We all want Iowa or Iowa State to play in Des Moines. But what would that do for tourism?
Take a look back at the 2016 NCAA Tournament in Des Moines, the city's first time hosting first- and second-round NCAA games. Bryon Houlgrave, Des Moines Register
Three years ago, downtown Des Moines was swimming with people coming to watch the first and second rounds of the NCAA Tournament.
Four of the eight teams selected to play here were powerhouse programs with huge traveling fan bases: Connecticut, Indiana, Kansas and Kentucky.
They brought with them about 25,000 fans to drink Des Moines' local beer, eat at our favorite restaurants and sleep at our city's hotels. They spent $6 million on things such as lodging, transportation, food and entertainment.
In between games, fans lined downtown streets to watch the annual St. Patrick's Day parade, which had been pushed back a day to accommodate arena play.
The Des Moines metro is gearing up for the same influx of fans when the NCAA Tournament returns March 21. Des Moines could again get one or more of those powerhouse teams — and potentially one of Iowa's hometown teams.
The chances of seeing the Hawkeyes or Cyclones play in front of a local crowd are getting slimmer. (Drake isn't eligible to play here because they're the host school.)
But some are still wondering — if Iowa or Iowa State compete in Des Moines, would that hurt tourism?
Hoteliers, restaurateurs and the officials organizing Des Moines' showing say they aren't worried. They believe the addition of Iowa's hometown teams could make for an even better atmosphere than before.
"It would really enhance the excitement from a state perspective," said Greg Edwards, president and CEO of Catch Des Moines. "I think it would generate more local traffic and more Iowa traffic."
And it could potentially boost ticket sales, said Chris Connolly, general manager of the Iowa Events Center, where games will be held Thursday and Saturday.
People are already excited about coming to Des Moines — it was the first of the first- and second-round host cities to sell out its presale ticket allotment, he said.
Some of those tickets are already for sale on secondary markets. But there will be a huge boost of available tickets after Selection Sunday, when those ticket-holders decide whether they want to travel to Des Moines or not.
Connolly expects ticket-holders will be more apt to sell if Iowa or Iowa State comes here.
"It will drive demand through the roof," he said.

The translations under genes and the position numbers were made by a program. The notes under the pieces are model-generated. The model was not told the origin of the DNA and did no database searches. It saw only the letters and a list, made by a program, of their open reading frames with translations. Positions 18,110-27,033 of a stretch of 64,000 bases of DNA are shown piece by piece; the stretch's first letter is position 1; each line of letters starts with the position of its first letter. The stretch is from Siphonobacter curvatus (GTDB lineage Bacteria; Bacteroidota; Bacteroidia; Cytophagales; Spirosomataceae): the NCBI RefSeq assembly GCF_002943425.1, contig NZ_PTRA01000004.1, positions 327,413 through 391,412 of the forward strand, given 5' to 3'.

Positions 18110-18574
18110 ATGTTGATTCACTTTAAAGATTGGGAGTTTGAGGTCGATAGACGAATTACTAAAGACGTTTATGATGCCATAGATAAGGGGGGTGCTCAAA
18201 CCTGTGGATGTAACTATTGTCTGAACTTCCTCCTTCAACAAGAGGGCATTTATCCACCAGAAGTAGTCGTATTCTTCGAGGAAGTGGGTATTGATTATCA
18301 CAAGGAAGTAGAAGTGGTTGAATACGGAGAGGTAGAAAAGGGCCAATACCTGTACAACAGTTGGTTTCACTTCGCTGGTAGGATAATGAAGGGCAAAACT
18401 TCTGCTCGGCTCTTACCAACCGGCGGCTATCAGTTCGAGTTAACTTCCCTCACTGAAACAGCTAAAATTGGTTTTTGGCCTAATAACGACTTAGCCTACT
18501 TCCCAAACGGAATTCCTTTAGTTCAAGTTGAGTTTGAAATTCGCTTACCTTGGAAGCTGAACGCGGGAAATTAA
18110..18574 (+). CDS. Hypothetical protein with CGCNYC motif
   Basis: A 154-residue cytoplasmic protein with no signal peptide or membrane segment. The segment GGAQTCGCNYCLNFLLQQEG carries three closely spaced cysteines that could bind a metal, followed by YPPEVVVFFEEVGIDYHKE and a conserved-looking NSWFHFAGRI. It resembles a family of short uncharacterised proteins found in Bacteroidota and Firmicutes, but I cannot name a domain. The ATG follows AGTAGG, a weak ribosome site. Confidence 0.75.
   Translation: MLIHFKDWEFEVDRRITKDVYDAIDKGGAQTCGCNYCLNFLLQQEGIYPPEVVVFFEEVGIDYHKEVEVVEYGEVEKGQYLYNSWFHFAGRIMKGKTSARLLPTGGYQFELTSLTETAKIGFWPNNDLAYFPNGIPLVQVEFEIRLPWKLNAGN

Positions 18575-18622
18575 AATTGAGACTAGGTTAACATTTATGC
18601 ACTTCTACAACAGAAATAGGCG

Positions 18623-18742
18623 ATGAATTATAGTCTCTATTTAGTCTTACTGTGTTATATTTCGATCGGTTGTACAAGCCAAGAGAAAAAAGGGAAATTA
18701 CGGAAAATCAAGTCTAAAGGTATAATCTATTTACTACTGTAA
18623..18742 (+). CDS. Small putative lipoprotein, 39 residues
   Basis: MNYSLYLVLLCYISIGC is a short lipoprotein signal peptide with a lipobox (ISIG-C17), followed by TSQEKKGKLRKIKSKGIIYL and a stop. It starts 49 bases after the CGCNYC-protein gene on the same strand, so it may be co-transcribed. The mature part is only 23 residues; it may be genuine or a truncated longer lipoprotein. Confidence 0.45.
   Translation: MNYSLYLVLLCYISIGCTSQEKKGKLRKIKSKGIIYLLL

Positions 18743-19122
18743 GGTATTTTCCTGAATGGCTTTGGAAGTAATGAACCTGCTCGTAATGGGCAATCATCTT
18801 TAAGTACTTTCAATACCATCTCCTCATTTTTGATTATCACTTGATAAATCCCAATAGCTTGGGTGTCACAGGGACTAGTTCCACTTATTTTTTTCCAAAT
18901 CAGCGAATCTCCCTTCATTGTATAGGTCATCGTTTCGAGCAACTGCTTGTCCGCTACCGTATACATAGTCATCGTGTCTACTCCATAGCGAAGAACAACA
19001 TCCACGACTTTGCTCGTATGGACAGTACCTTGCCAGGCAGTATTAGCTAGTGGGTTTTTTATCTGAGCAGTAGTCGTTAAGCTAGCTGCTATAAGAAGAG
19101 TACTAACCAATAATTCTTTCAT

That proved to be true when the University of Dayton and West Virginia University competed in Columbus in 2015, said Jeremy Leifel, director of business development for the Greater Columbus Sports Commission.
"It was really evident in the actual games," he said. "When Dayton played you felt like you were at a Dayton Flyers home game."
Columbus, which had been a host city three times prior, saw a larger influx of tourists that year from all eight teams, but specifically Flyers and Mountaineers fans who made the short drive to the city, Leifel said. Dayton is about 72 miles west and Morgantown about 200 miles southeast.
That year, the Greater Columbus Sports Commission helped organize alumni events at bars and restaurants throughout the city. They also fielded calls from university officials looking for hotel rooms above and beyond what was initially reserved for their fans.
Leifel said he saw some Dayton fans traveling back and forth for the first and second rounds, but many stayed in Columbus for a few days.
"The men's basketball tournament, in particular, people make weekends out of it," he said.
Hotel managers in Des Moines say they're not worried about a drop in bookings, either. Many haven't seen a spike in reservations yet, but say that will happen once fans know where their teams are playing.
Will Ames fans still book hotels? Likely not, said Tara McFarling, director of sales and marketing at the Renaissance Des Moines Savery Hotel. But Iowa State fans live everywhere, she said.
"Iowa is so big, and Iowa and Iowa State both have fans that stretch well beyond the state boundaries," McFarling said. "So I think what's exciting about that is we'll have a lot more alumni come in."
According to the Iowa State Alumni Association, 42 percent of its alumni live in Iowa. Just 34.5 percent of Iowa's alumni live in the state, according to the UI Alumni Association.
As far as welcoming either team to Des Moines, both Catch Des Moines and the Iowa Events Center say they don't have special plans. They can't show favoritism to any one team.
But they hope that a home team playing here will give Des Moines a better edge than its first go-round as a host city.
"As far as excitement goes and atmosphere, I think that would be one element better than 2016," Connolly said.
Editor's note: The spelling of Jeremy Leifel's name has been updated to correct an earlier error.